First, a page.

Prayers of thanks and Deo gratias, D., for whom we prayed a while ago, is cancer free and only needs yearly checkups. Prayers for his continued health.
Prayers for the health of Joe, prostate cancer.
Deo gratias and prayers of thanks, Jenn, for whom we prayed during her open heart surgery, is being discharged to her home. Prayers for her continued health.
Prayers for L., recovering from knee surgery.
Prayers for the eternal rest of Br. Augustine, near the anniversary of his death, and for his Community, family and all who mourn him.
Lord, help us all as You know and will. God's will is best. All is mercy and
grace. God is never absent, praise Him! Thanks so much. JL.
January 17, May 18, September 17
Chapter 3: On Calling the Brethren for Counsel
In all things, therefore, let all follow the Rule as guide,
and let no one be so rash as to deviate from it.
Let no one in the monastery follow his own heart's fancy;
and let no one presume to contend with his Abbot
in an insolent way or even outside of the monastery.
But if anyone should presume to do so,
let him undergo the discipline of the Rule.
At the same time,
the Abbot himself should do all things in the fear of God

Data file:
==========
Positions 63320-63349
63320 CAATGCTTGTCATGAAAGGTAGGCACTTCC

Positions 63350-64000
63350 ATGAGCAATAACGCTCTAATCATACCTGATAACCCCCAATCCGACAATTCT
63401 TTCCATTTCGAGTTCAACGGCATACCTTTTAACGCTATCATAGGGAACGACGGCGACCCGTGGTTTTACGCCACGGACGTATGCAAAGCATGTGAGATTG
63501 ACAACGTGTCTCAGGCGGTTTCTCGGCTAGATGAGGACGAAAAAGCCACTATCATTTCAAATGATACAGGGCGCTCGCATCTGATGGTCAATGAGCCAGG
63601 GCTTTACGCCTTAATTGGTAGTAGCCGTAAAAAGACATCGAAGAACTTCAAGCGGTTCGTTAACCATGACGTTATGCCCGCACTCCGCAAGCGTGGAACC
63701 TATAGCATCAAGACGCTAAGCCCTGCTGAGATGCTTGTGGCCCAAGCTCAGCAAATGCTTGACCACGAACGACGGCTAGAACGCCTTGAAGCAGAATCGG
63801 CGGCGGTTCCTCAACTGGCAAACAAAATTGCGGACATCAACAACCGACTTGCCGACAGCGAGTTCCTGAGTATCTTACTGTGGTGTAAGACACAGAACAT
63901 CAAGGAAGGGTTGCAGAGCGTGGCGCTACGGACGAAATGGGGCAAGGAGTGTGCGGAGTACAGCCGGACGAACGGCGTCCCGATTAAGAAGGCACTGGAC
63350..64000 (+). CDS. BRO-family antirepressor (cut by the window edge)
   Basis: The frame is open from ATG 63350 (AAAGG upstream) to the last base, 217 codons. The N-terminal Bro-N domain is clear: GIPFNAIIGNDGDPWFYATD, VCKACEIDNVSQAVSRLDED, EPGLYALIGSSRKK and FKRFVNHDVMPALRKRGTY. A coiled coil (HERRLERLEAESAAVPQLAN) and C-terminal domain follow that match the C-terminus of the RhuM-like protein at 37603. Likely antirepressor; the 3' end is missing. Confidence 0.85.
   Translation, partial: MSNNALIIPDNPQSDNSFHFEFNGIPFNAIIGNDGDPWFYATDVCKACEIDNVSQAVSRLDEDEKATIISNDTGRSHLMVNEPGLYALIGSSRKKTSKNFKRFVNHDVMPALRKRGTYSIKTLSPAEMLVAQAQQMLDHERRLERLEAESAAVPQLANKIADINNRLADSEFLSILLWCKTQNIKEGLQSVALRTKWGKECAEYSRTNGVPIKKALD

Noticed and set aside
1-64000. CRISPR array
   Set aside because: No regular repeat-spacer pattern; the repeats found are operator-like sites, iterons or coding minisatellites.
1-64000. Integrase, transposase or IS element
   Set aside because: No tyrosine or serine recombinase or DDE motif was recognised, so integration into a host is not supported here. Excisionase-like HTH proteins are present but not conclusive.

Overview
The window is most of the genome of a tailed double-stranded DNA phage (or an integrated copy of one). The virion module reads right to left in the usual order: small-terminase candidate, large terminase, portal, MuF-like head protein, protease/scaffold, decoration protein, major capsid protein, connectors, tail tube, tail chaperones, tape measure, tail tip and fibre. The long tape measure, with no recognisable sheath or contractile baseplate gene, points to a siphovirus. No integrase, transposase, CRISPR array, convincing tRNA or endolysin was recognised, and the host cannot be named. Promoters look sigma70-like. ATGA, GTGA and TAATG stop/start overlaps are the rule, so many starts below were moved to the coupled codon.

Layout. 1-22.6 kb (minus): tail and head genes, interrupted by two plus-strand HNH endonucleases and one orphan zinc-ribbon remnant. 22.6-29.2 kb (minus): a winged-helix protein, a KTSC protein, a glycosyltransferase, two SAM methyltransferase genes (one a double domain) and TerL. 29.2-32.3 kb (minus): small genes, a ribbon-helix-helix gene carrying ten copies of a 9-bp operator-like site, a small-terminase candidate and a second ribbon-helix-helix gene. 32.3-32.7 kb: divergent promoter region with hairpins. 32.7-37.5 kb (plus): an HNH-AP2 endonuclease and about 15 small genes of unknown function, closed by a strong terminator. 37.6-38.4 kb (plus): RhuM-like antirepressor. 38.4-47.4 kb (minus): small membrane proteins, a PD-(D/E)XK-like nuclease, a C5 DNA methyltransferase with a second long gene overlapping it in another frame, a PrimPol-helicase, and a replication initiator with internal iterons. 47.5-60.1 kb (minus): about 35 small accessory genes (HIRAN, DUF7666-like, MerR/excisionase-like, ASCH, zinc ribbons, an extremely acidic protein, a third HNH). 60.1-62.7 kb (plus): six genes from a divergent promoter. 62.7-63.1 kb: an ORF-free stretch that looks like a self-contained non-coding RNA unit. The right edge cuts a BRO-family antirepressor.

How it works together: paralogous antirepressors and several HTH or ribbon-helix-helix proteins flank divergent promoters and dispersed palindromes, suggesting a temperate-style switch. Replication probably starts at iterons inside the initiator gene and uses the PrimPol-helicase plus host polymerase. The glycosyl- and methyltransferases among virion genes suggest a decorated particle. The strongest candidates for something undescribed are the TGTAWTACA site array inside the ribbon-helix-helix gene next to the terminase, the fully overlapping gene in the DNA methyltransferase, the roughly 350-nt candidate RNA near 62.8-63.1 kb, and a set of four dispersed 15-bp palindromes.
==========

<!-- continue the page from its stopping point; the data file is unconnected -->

and in observance of the Rule,
knowing that beyond a doubt
he will have to render an account of all his decisions
to God, the most just Judge.
But if the business to be done in the interests of the monastery
be of lesser importance,
let him take counsel with the seniors only.
It is written,
"Do everything with counsel,
and you will not repent when you have done it" (Eccles. 32:24).
The key here is not to contend insolently; there is no proscription
against telling the Abbot one feels something is amiss, so long as it
is done respectfully and humbly. We are Benedictines, not fascists;
we have a Father, not a Fuhrer.
Human nature being what it is, people are usually more prone to cite
the Abbot's responsibility to seek counsel than they are to cite the
equally important proscription against contending with one's Abbot!
There's a cure for that and many other ills buried within this
chapter, a telling phrase whose observance promises peace. That
little gem urges the monastics not to follow their "own heart's